My phrase was “1-Click for politics”, not “One click politics”. There’s a world of significance in the conjunction. Amazon’s inappropriately patented means for charging and shipping your purchase with the stroke of a mouse hasn’t revolutionized online purchasing, but it may be the seminal tool (that word again) that defines the Amazon user experience. Amazon is to purchasing as DeanforAmerica is to politics.

User Experience vs. Experienced Users

None of us cedes our turf gracefully. “Or Logic” means that the existing experts must fight new ways of doing things in order to survive. Frankly, Micah, I think that’s what’s going on here. Instead, we have to embrace “And Logic,” whereby we add the new thinking to the old and thereby increase the odds of achieving the shared goal. That is the essence of invention.

Tools are all we have. Micah Sifry is a bona fide authority because of his political activism and his authorship of 3-going-on-4 books and a sheaf of articles. His experience and ideas are important whether or not they are published, but we only know they’re important because they’re published. When Micah looks at publishing, he sees a cultural phenomenon and I see a technical one dependent on specific tools.

Without recent technical contrivances, Micah Sifry has no voice.

We only benefit from Micah’s voice because publishing now allows authors to type their own books and e-mail their drafts to editors. Public Campaign, which Micah serves as Senior Analyst is just one of many organizations with a tiny physical presence and a profound virtual one. In short, Micah Sifry, who works mostly out of his home, is a creature of the virtual world, deploying the tools of virtual presence, spending money that’s an electronic fiction to educate bright kids in how to be more effective in a world which, because of emerging tools, will look nothing like the world Micah lives in and, compared to the world Micah was born into, is pure science fiction.

Regarding Micah’s broken blog: a fascinating example of the importance of tools is what happens when they break, as did Micah’s blog almost a week ago:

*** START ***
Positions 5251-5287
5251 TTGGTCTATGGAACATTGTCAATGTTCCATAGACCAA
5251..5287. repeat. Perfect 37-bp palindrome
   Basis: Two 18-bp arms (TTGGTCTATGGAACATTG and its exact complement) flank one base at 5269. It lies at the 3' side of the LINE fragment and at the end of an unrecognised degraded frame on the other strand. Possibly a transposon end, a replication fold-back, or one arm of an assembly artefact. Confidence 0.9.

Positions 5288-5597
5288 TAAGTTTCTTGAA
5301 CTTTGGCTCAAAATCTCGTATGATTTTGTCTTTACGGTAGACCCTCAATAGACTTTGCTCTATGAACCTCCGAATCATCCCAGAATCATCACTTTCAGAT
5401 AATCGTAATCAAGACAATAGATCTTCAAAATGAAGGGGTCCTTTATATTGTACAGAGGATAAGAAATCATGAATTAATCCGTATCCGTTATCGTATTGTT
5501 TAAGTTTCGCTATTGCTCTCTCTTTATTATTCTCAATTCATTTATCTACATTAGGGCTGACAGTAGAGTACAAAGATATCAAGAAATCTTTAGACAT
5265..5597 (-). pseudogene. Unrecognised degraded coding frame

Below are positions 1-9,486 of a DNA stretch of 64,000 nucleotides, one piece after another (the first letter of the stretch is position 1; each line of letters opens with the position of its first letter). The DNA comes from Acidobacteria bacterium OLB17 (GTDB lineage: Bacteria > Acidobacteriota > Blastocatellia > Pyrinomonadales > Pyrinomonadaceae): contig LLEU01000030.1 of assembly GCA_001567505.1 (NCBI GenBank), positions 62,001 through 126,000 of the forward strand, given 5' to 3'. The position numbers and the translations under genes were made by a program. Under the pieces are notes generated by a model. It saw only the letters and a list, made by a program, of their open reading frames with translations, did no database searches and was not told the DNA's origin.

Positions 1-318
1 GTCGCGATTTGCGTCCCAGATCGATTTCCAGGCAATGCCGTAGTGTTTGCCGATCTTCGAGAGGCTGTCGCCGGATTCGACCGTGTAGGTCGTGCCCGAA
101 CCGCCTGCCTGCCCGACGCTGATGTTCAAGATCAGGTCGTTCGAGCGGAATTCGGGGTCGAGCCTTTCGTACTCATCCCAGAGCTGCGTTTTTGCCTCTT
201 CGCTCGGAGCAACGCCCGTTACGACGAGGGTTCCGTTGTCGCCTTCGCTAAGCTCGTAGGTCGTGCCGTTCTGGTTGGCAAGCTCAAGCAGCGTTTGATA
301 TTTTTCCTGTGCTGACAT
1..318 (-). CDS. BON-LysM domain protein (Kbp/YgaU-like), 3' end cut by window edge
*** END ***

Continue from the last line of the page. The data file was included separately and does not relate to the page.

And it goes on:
Apologies to anyone reading this blog who is having trouble with the margins (or the lack of same). I’ve got my ace designer Bryan Bell looking into the problem and hopefully we will have it fixed soon. I would have gotten that going sooner, but in the process of engaging Bryan’s help I managed to lose my password to get onto my own blog!

I’m writing a quick web report on the Digital Democracy Teach In for The Nation, and a much longer piece for the magazine that will incorporate conversations I’ve had here with all sorts of interesting people. (If you want to know who, check out my expanding blogroll…) I’m also committed to talking to people from the other side of this equation: political organizers and academics who study social movements. If you have any suggestions on other stuff I should read or people I should talk to, I’m all ears.

I know that Micah is excited by and committed to his blog. As a professional writer he know
s the value of his bully pulpit, unimpeded by editorial caprice or publishers’ misguided business plans. He’s even learning the mechanics of FTP and CSS and, mirabile dictu!, what those acronyms mean.

For now though, Micah’s blog is unreadable, since each paragraph runs unchecked across the page: about 5700 pixels wide as I write this. Unless he fixes it, his most dynamic expression of his valuable voice will be silenced.

Micah Sifry’s voice is more dependent on tools than the tools are dependent on him: they arbitrarily give and taketh away, yet he dismisses rather than embraces the tool-builders’ naiveté.

This is not a great way to stay in the loop as we the tool-builders fire up our forges to make the next generation of arrowheads for Micah and all the other marksmen clamoring for social justice.

7:40:23 AM